Waking Up the Wiregrass

By: Ashley Edlund Email
By: Ashley Edlund Email

Lakeisha Jones is a mom to teenagers and remembers being one herself.

Jones said, “I remember being in high school and going through some things there, like bullying and fighting.”

But the Dothan Judicial Court says it's overwhelmed with young kids doing much worse.

Dothan Police Officer Michael Woodside said, “We're seeing younger children do many more serious crimes. We also see gang recruitment in our middle schools.”

So they're reaching out to parents for help with a program ‘Waking Up’ the Wiregrass.

Eunice Knight, works with Wake Up Wiregrass, said, “Within the 2011 year, we have lost students to gang violence and we are here to try to make sure the community is aware.”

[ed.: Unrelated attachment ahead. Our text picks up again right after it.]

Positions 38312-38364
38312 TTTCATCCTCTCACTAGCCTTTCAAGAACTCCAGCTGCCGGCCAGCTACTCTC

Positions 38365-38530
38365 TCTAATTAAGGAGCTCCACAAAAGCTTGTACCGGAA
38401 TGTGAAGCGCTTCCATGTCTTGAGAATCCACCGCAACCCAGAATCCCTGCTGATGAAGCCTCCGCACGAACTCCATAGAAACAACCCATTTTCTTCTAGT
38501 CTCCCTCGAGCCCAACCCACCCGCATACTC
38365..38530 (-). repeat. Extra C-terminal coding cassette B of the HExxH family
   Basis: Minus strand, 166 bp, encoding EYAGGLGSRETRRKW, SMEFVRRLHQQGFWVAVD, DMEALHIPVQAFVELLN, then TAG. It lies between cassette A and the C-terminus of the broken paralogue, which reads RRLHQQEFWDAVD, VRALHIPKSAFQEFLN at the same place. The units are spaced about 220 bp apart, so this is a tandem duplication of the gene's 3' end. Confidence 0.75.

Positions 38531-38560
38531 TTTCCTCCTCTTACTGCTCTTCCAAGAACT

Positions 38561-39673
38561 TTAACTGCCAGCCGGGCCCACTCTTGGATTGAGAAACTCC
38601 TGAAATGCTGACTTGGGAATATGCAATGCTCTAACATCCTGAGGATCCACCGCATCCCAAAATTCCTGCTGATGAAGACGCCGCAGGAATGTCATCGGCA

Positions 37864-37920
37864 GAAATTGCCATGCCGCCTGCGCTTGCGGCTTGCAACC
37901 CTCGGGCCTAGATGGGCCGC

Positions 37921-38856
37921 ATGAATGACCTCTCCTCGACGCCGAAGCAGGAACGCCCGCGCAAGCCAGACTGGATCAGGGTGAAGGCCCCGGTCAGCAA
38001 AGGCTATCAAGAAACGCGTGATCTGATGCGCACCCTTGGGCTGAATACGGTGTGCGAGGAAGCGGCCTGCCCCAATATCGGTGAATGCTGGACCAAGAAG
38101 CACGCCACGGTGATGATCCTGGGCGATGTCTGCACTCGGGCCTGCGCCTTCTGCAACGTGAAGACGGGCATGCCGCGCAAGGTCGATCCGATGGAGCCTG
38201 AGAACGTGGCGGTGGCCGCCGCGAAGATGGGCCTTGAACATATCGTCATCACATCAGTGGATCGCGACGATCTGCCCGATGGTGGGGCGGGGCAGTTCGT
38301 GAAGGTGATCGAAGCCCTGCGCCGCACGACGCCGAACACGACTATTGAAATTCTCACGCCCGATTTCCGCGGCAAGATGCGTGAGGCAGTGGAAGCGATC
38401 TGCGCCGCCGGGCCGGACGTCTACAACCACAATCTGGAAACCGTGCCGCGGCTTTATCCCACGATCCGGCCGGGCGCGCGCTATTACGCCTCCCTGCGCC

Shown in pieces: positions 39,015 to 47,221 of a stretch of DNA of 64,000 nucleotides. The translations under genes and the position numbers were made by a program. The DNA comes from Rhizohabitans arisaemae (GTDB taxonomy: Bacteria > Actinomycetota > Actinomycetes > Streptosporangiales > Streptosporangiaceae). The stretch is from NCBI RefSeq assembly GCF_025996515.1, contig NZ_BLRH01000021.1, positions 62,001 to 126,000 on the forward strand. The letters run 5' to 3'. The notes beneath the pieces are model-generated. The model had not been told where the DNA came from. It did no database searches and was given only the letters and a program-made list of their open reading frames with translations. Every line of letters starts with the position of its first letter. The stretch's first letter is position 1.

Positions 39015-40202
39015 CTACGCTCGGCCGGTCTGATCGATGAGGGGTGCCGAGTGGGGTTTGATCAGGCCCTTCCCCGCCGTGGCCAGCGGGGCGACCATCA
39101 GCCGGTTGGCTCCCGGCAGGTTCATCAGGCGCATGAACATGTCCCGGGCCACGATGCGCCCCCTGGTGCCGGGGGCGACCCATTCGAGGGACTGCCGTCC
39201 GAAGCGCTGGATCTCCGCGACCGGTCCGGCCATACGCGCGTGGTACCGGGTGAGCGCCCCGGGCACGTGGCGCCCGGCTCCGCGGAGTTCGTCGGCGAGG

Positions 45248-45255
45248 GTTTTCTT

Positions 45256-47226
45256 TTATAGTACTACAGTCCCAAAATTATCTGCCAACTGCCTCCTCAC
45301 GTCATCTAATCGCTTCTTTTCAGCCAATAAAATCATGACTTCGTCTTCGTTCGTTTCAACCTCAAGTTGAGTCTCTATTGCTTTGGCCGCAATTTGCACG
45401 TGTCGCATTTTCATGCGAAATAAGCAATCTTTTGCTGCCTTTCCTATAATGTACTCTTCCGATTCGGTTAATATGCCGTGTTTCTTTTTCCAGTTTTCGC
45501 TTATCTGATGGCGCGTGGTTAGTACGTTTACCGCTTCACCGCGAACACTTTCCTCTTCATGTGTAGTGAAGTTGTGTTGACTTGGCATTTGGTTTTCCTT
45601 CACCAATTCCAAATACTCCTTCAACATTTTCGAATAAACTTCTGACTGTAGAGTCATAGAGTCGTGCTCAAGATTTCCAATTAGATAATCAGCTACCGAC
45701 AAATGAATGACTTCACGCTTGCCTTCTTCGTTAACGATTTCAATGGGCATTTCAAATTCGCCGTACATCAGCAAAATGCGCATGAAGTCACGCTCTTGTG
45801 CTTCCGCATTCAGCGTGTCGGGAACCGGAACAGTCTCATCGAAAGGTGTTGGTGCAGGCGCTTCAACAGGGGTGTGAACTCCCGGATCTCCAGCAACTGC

Aware of a problem officers say they catch too late.

Officer Woodside said, “When we deal with them, it's usually after they’ve committed a crime.”

So the key is communication at home and watching out for signs of trouble.

Officer Woodside said, “They'll wear black, blue and white bandanas. Pay attention to who they're hanging out with.”

Jones says she's keeping her eyes and ears open...and hoping her kids will too.....

Jones said, “I want my children to take away from tonight the fact that this is not right. Bullying is not right and being in a gang is not cool. Being smart, getting good grades and passing it down to their young sister and brothers are what’s important.”

Passing it down and hopefully passing on the violence


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